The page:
Motivational Interviewing (MI) is a client-centered, directive method for enhancing intrinsic motivation to change by exploring and resolving ambivalence. MI is a method that has been subjected to clinical trials for a wide range of behavior-change problems. MI works by activating the patient’s own motivation for change and adherence to treatment. The starting point for MI is that motivation for change is actually quite malleable and is particularly formed in the context of relationships. The way in which patients are approached can substantially influence their motivation for personal behavior change.
The Spirit of MI
The “spirit” of MI has been described as collaborative, evocative, and honoring of patient autonomy.
Collaborative: In place of the uneven power relationship in which the expert clinician directs the passive patient in what to do, there is an active collaborative conversation and joint decision-making process. This is regarded as particularly important. Ultimately, it is only the patient who can actually make the change.
Evocative: Often healthcare seems to involve giving patients what they lack, be it medication, skills, or insight. MI seeks to evoke from patients that which they already have, to activate their motivation and resources for change. It respects that each patient has personal goals, values, aspirations, and dreams. Part of the art of MI is connecting health behavior change with what patients care about: their own values and concerns.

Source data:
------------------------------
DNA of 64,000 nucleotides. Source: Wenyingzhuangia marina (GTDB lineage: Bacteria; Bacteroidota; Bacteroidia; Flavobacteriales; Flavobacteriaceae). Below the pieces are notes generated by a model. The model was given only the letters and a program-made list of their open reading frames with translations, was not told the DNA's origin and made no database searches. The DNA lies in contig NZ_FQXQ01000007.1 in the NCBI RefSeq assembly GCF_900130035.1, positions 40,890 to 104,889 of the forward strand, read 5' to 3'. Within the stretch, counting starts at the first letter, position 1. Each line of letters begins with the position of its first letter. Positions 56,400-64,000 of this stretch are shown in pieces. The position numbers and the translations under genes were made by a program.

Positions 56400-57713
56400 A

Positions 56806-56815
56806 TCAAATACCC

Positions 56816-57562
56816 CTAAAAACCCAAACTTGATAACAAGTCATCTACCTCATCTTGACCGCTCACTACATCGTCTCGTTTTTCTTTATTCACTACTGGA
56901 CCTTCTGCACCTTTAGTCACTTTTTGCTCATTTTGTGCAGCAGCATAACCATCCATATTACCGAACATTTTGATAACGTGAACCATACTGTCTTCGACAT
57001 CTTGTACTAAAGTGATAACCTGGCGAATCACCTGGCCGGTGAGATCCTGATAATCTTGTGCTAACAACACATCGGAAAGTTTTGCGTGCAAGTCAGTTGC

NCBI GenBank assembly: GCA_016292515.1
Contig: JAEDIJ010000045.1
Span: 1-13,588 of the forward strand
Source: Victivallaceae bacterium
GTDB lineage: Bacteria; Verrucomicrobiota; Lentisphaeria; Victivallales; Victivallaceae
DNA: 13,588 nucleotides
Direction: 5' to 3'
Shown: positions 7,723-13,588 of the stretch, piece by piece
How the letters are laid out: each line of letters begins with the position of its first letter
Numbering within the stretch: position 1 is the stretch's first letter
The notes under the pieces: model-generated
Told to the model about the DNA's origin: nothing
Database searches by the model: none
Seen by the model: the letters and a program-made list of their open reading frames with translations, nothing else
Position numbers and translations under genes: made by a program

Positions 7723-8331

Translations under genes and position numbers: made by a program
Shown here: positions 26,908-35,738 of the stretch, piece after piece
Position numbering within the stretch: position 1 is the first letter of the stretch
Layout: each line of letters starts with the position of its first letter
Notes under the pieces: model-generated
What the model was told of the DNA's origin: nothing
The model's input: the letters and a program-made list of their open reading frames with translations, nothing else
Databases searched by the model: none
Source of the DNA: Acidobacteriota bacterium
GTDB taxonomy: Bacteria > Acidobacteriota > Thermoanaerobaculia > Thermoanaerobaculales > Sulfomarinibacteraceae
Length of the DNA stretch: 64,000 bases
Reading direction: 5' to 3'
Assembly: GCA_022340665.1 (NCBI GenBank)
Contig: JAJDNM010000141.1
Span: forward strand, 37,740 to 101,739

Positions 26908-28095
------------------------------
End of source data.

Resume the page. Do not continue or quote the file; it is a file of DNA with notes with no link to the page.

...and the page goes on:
Honoring patient autonomy: MI also requires a certain degree of detachment from outcomes—not an absence of caring, but more of an acceptance that people can and do make choices. Healthcare professionals can inform, advise, and even warn, but in the end it is the patient who decides to take action or not. Recognizing and honoring that autonomy is a key element in effecting behavior change. Human nature frequently resists being coerced and instructed on what to do.9
Further information on Motivational Interviewing can be found at www.motivationalinterviewing.org and in the book especially written for the dental practice: Health behavior change in the dental practice.9 The evidence base for successful behavior change is continually expanding, and adopting current science will tip the balance in favor of success, bringing greater satisfaction to both the healthcare professional and the patient.